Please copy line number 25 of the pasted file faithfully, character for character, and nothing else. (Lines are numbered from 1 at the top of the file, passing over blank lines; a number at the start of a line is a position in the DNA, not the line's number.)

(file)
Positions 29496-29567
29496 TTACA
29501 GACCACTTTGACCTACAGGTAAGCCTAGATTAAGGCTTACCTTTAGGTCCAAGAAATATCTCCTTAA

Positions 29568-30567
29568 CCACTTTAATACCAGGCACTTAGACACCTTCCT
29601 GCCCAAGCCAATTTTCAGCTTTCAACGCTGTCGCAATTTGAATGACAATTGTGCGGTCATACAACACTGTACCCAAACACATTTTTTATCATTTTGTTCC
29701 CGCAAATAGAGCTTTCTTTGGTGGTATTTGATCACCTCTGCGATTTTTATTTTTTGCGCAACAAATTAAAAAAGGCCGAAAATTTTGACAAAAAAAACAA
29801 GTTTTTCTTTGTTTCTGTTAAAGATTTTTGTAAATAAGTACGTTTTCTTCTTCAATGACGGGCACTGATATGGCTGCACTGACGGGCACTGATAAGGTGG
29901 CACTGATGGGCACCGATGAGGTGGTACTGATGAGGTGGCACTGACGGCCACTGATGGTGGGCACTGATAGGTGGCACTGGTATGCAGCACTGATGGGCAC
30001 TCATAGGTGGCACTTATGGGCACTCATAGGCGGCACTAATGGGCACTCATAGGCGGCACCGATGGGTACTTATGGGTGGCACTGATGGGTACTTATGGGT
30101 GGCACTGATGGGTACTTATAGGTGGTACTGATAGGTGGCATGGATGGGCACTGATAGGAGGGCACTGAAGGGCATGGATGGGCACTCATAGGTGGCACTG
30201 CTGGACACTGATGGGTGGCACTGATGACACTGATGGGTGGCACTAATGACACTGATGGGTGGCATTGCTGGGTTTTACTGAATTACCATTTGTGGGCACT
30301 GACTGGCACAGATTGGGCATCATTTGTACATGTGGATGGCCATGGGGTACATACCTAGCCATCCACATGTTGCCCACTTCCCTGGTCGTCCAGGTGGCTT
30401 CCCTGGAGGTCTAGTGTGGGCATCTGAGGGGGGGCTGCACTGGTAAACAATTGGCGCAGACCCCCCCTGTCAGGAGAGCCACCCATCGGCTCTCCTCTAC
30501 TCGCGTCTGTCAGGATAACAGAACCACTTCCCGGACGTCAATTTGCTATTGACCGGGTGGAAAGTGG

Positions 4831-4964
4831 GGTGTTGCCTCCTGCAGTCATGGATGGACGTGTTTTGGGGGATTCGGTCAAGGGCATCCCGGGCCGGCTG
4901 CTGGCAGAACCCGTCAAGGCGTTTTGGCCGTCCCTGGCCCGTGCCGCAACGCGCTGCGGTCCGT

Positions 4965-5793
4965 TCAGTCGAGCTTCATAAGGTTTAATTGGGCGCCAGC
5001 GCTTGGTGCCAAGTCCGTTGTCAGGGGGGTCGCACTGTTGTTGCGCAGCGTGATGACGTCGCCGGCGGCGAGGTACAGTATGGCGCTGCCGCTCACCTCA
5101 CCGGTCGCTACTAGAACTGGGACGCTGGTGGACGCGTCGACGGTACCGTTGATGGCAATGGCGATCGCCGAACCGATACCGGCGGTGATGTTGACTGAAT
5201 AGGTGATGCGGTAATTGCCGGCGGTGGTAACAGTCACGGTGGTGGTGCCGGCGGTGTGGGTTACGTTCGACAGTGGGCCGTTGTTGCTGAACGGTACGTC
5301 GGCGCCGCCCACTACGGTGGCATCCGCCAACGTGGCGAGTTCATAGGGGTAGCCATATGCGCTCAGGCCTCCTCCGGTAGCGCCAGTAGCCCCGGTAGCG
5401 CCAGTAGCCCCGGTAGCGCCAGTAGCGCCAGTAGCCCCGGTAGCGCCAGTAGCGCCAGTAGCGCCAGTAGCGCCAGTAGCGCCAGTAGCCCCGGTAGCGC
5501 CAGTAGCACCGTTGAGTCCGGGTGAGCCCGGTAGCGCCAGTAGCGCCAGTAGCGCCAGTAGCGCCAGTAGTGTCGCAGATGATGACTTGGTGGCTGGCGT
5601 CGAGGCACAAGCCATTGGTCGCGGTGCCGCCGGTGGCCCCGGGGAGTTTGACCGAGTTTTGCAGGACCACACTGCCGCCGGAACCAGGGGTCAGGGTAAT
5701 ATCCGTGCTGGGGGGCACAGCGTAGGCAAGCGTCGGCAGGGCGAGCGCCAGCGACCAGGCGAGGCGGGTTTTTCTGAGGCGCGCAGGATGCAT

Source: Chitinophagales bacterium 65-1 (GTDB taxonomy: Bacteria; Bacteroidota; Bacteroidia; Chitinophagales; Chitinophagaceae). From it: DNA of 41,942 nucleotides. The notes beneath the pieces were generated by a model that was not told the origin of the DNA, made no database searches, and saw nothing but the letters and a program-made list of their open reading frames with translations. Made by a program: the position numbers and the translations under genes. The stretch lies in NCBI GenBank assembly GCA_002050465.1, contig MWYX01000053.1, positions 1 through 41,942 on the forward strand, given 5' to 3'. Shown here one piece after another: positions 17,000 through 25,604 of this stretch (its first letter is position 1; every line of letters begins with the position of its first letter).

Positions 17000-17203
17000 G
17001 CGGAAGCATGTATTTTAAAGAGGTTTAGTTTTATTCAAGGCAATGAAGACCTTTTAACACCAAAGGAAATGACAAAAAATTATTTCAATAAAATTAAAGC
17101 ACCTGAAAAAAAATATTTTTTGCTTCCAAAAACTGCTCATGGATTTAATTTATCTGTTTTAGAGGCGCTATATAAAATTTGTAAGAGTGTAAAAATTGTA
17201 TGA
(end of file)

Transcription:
5401 CCAGTAGCCCCGGTAGCGCCAGTAGCGCCAGTAGCCCCGGTAGCGCCAGTAGCGCCAGTAGCGCCAGTAGCGCCAGTAGCGCCAGTAGCCCCGGTAGCGC